Finding a place to live in Kelowna sometimes feels like trying to find a priest at a KISS concert.
They’re probably there somewhere, but good luck finding one under all the makeup.
You’ll hear rumours about someone selling a three-bedroom, two-bathroom townhouse close to downtown for $395,000, but actually getting there in time to have a look — never mind put in an offer — can be painful.
It seems affordable housing is all anyone can talk about, in person and through social media.
When KelownaNow writes about affordable housing, crime, the economy … heck, almost anything, we are swamped with comments.
“I’ve lived in B.C. my whole life,” Cindy C. wrote on Facebook under a story about people leaving the province. “It's beautiful, but the lack of housing and jobs is a huge issue the government needs to really get on. For the first time in my life I’m truly struggling to stay afloat.”
Pick almost any story, and that’s a running theme. Kelowna’s great weather, hills and lakes makes us the envy across the country. We attract people who can afford the finer things, and those who come here on a whim, only to realize how pricey it can get.
But Kelowna isn’t the only great city in Canada. Places like Whistler or Canmore-Banff also grapple with similar issues.
Are they winning that war? Are they struggling, too? KelownaNow went to those cities — OK, not really, but we called people in the know there — to find out for ourselves. Here’s what we found.
What do they do in Whistler? If you think Kelowna has an affluent community, imagine boasting a guest list that has included three princes — Will and Harry, plus Saudi billionaire Alwaleed bin Talal — Gubernator Arnold Schwarzenegger, Channing Tatum and socialite Paris Hilton. Singer Seal spent $20,000 to propose to supermodel Heidi Klum inside a “pimped-out igloo” there.
Rock icon Gene Simmons owns a home on the mountain. Bill Gates is almost an afterthought, but he likes it, too… We’ll stop the name dropping, because we could do this all day.
When the Resort Municipality of Whistler created the housing authority in 1997, it set out to house 75 per cent of the community’s employees. Today, the Whistler Housing Authority can boast more than 80 per cent, general manager Marla Zucht said.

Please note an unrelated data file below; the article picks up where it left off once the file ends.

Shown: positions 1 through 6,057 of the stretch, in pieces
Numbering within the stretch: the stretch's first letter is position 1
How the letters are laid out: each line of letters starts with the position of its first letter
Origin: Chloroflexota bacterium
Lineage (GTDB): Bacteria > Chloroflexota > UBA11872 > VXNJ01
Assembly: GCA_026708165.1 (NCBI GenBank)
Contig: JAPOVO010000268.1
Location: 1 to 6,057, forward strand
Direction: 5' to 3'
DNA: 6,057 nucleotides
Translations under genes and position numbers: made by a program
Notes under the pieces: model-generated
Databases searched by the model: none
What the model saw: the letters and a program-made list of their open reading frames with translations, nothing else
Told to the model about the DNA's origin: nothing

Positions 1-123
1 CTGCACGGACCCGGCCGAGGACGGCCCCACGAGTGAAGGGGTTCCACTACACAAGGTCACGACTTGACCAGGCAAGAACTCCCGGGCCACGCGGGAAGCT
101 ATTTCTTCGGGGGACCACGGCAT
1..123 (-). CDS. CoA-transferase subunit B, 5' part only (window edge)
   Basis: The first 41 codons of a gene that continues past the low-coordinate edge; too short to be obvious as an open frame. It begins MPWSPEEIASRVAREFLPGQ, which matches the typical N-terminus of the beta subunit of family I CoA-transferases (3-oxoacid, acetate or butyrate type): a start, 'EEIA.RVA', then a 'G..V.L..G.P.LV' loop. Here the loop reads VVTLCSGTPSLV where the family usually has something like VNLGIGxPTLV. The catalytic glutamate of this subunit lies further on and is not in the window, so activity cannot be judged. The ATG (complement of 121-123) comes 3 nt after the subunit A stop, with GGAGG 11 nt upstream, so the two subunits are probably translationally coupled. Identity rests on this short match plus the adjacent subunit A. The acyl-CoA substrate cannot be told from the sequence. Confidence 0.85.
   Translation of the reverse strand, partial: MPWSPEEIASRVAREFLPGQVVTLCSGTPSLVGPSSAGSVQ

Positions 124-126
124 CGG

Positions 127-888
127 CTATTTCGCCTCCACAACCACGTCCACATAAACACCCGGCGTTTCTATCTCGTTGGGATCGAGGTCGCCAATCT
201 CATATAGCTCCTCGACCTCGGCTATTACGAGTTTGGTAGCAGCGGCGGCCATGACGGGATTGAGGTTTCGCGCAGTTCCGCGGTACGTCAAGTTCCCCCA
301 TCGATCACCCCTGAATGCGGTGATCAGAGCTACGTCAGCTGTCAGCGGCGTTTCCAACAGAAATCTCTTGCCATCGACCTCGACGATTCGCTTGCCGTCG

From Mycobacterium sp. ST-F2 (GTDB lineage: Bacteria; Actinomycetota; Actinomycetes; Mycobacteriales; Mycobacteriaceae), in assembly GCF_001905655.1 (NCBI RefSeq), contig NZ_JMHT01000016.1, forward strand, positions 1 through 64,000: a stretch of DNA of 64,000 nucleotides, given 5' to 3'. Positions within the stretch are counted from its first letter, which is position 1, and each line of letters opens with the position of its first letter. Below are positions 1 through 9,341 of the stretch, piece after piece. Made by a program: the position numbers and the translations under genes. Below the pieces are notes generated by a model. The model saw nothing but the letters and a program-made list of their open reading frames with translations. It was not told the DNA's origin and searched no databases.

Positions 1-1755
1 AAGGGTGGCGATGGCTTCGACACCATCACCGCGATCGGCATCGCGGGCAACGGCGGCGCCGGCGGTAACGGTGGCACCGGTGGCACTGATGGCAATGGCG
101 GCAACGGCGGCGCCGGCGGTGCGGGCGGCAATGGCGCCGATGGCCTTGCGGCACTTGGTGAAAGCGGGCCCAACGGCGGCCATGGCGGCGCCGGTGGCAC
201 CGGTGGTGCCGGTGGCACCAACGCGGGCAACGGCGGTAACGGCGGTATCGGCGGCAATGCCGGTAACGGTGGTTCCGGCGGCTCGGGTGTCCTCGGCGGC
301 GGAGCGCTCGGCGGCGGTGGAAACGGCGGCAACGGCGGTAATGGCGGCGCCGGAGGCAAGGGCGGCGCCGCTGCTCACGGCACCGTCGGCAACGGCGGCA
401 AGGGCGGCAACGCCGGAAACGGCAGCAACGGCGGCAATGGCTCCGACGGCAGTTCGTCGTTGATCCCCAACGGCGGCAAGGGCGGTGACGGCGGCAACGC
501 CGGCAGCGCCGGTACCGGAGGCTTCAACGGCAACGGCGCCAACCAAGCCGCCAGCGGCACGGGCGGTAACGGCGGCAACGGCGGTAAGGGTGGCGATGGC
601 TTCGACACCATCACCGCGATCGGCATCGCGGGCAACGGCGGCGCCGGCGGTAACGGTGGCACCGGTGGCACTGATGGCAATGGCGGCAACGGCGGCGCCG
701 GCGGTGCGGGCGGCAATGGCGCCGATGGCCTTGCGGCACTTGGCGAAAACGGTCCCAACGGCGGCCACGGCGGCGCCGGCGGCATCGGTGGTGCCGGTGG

“It became fairly evident a few decades ago that housing prices had been disconnected from our local incomes,” she said.
The housing program is exclusive to local workers. You have to work at least 20 hours per week or own a licensed business. You apply when you get a job and then you’re added to the waiting list.
The WHA — operating on an arm’s-length relationship with the town — owns about 230 rental units and oversees price-restricted homes for sale. In the community of 10,000 people, WHA has an inventory of 6,000 beds (half in rentals, half you can own). Zucht said it helps create a sense of community, is better for the environment (people don’t drive as far) and creates an attachment for those working in the area.
In 2016, the WHA is building a three-storey building with 27 more units. Another 300 acres are available thanks to the legacy of the 2010 Vancouver Winter Olympics.
Zucht’s advice for communities that are considering a housing authority? You should have long-term vision, she said.
It’s important to place restrictions on the title of units, so not just one person benefits. “Looking long-term is important,” Zucht said. “Prices are likely only going to increase.”
Going west is supposed to mean wide-open spaces in the land of opportunity. It’s just not happening as much as Canmore Mayor John Borrowman would like to see.
“We’re losing people all of the time,” he said, “and we’re talking, typically, young people in their 30s and 40s who are settling down and starting a family.”
Life-long residents are pulling up stakes, too, because a condo or townhouse starts at about $550,000 and the average single-family home starts at about $800,000, Borrowman said.